According to Fiona Scott-Norman in this fortnight’s Big Issue, Hitler is still a word thats “boil… cannot be lanced”.
N*gger has been reappropriated by African American’s in hip hop and rap music. Wog is a common utterance in Australian society that I don’t personally feel comfortable using, but just flick over to any Aussie comedy and you’ll hear it.
But the same doesn’t go for Hitler, whose reference at the Cannes Film Festival recently by avant-garde Danish film director, Lars von Trier, has seen him banned from the festival for life. “For life!” Scott-Norman reiterates.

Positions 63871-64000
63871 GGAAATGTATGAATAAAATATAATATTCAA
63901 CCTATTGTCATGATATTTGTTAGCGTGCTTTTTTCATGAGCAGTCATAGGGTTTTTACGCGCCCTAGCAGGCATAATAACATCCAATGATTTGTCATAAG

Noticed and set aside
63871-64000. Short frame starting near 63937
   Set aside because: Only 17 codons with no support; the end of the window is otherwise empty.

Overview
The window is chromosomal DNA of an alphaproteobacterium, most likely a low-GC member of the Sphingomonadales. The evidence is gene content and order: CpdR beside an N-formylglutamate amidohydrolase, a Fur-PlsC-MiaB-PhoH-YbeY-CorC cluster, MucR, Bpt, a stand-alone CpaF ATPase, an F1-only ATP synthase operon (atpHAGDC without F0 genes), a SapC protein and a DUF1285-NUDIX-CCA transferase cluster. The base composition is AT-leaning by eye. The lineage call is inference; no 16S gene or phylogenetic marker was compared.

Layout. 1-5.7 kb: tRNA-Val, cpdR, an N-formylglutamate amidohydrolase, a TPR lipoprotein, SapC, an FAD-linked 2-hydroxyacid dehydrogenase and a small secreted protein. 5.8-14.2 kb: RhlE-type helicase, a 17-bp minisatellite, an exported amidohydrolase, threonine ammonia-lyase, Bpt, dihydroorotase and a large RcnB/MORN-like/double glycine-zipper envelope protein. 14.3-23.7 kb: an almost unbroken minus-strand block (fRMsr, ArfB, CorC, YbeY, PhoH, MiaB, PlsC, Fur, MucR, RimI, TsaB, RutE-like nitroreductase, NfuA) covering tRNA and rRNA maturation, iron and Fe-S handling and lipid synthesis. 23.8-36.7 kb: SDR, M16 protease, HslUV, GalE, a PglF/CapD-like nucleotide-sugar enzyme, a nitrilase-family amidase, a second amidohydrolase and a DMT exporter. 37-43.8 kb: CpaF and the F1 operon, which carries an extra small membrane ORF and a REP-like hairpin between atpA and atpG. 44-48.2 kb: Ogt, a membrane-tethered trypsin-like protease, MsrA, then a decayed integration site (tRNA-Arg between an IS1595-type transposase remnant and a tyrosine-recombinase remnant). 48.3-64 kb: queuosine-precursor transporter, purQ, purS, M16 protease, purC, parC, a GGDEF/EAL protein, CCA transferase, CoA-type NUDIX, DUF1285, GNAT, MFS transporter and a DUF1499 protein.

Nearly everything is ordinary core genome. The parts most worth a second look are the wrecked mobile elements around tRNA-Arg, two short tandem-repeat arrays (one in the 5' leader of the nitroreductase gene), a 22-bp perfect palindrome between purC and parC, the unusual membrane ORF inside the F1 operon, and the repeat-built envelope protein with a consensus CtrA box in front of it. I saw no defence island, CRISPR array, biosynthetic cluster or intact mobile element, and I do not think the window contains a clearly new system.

von Trier was joking when he said he could relate to the “enduringly monstrous” Hitler. There’s no question it was in bad taste, but banning for life? Really? I’m sure they could focus on banning people like Roman Polanski, who’s a U.S. fugitive wanted for sexual assault, or Arnold Schwarzenegger, whose marital indiscretions have come to the forefront in recent weeks. But racism is viewed more harshly than sexism. On one hand, I think both should be treated equally. On the other, at least there is a no-tolerance policy on racism in France. John Galliano is testament to that. Mel Gibson’s—who’s been caught on tape espousing racist and sexist vitriol—inclusion on the red carpet at this year’s Cannes not so much.